In The Box
Once we've gotten through the shrink wrap and opened the box, we are greeted with what we would expect to see. Besides the power supply itself, we have a small manual and the new power cord. Since this unit isn't one of those new-fangled modular types, there really isn't much else we are going to need to get started.
The power supply has a very shiny chrome-like finish and should go far in making a statement inside a windowed enclosure. With more folks moving to this type of casing, overall looks of the power supply plays an important role in our buying decision. After all, we wouldn't want to spend good money on a big window only to have an ugly black blob sitting there would we?
For those interested in the base numbers of this unit, we have a total load limit of 600 watts. The unit is rated at a constant 585 watts draw and can handle peak loads of the rated 600 watt level. It has a dual 12v rail system with a maximum limit of 44 amps, 22 amps from each rail. It can handle a load of 30 amps on the 5v rail and has a limit of 24 amps on the 3.3v rail. These load limits will make this power supply a good choice for those using both newer systems needing a lot of 12v juice, or those with older Athlon XP systems that have a need for a lot of power from the 5v rail.
This model also uses an active PFC, so for those who feel this is important you will have the capability built into the unit. It is also compatible with both ATX v2.2 and EPS systems.
Taking a look at the cabling shows a good deal of versatility. We have a 20+4 pin primary coupling, both 4-pin and 8-pin supplemental couplings, two PCI-E connectors, two SATA connectors, six 4-pin Molex connectors and two FDD connectors. While I could stand for a couple more Molex connections, the overall layout is very acceptable. There are a few items of note, however, with regards to the wiring harness.
To begin with, the wiring harness as a whole is very well thought out. The entire setup is covered with a flexible mesh and the area where the cabling leaves the housing is protected by the plastic grommet that keeps the wires from having any contact with the metal unit. This is something that all power supply manufacturers should take note of.
The above photo also gives you a good look at the mirror finish of the housing. You'll see that the wood grain of the desk shows prominently on the side panel of the power supply.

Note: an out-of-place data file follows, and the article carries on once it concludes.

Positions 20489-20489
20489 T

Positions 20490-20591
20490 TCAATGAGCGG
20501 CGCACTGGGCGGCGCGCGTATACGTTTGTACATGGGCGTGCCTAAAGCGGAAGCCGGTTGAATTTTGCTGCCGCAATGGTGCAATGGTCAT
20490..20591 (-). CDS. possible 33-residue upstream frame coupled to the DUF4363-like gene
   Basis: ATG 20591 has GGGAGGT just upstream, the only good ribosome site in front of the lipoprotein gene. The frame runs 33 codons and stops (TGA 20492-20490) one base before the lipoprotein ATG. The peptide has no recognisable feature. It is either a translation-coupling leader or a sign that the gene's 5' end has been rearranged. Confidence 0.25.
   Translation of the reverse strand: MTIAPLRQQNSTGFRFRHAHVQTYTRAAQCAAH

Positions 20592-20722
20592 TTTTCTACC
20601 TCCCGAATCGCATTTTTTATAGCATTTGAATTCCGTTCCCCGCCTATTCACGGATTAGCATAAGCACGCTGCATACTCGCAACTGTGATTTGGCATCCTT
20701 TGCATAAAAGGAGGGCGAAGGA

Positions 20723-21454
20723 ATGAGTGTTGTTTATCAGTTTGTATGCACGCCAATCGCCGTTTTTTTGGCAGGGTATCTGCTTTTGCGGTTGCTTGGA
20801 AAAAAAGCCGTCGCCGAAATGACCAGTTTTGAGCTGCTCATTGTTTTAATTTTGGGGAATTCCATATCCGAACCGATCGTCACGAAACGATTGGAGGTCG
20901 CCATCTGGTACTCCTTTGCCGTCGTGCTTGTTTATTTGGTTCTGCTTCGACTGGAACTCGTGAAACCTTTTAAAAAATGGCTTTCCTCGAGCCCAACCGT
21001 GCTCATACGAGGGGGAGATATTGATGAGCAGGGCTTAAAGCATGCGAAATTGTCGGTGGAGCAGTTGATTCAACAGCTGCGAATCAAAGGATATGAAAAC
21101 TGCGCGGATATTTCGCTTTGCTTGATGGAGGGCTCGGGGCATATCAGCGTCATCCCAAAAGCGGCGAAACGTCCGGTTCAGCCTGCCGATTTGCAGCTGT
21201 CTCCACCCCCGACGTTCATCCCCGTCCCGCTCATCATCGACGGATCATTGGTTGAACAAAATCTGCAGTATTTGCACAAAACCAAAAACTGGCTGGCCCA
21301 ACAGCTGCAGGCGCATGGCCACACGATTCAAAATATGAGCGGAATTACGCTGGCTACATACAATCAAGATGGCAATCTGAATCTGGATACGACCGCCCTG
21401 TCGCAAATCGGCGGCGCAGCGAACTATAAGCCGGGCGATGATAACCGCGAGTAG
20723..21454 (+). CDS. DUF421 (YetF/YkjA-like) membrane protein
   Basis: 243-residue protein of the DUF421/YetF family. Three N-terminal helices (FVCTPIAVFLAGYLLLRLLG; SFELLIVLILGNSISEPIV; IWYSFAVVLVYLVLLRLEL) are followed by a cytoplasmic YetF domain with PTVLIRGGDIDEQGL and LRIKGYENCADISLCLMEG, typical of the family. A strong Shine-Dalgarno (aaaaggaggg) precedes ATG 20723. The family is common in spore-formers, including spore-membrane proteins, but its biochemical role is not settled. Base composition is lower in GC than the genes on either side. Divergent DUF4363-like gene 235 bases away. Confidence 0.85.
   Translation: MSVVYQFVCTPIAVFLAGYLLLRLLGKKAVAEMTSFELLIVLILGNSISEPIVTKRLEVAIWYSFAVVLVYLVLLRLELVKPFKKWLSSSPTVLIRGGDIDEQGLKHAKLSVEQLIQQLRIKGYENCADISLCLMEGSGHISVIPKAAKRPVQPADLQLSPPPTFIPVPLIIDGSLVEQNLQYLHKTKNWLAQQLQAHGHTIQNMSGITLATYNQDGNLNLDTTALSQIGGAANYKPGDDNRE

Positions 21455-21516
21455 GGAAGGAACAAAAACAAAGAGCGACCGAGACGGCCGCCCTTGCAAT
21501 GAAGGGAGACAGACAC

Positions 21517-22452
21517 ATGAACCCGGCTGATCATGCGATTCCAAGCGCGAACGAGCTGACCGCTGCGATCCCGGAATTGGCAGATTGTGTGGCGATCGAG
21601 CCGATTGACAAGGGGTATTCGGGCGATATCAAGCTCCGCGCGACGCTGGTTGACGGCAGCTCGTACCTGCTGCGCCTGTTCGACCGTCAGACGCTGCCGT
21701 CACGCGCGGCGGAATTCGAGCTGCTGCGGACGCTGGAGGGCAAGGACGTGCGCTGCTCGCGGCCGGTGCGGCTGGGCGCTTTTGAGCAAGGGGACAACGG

While this model claims to have a "20+4" main power coupler, which it does, it isn't of a type that many have probably seen before. There is no latching mechanism on the module, just what appears to be a piece of tape that holds the 20-pin and 4-pin modules together. If you have plans on interchanging this unit between a older and newer motherboard, take note that you will probably want to get some sort of taping material beforehand to modify the coupling back to a 24-pin variety.
Another strange design is the supplemental power adapters. Both the 4-pin and 8-pin couplings are on the same wiring harness. While I haven't tested any motherboards yet that require both of these connections, if you happen to have a board that needs both, make sure that they are positioned in close proximity to each other or you'll run into problems.
This shows something that has been getting more popular lately, and I still enjoy it. The two plastic tabs you see surrounding the Molex connector make removing the power to your peripherals a breeze. Simply squeeze the two tabs together and it will gently pull the Molex out of the device. I have found that this tab setup is compatible with almost all devices, the only exception found to date being video boards that require a Molex connector. In these few cases, the tab on one side either needs to be removed or folded back.
Moving to the housing of the power supply, we see that the layout of the back of the unit is very simplistic. With only a power toggle switch and a power connector, you won't have to worry about little things like changing the voltage for different parts of the world. While not a huge thing, I have made a costly mistake once before, so there is obviously a need for this type of forethought.
As far as cooling is concerned, you will find a large 120mm LED fan installed in the bottom of this unit. It is controlled internally and will pick up speed when the unit shows higher than average temperatures within the housing.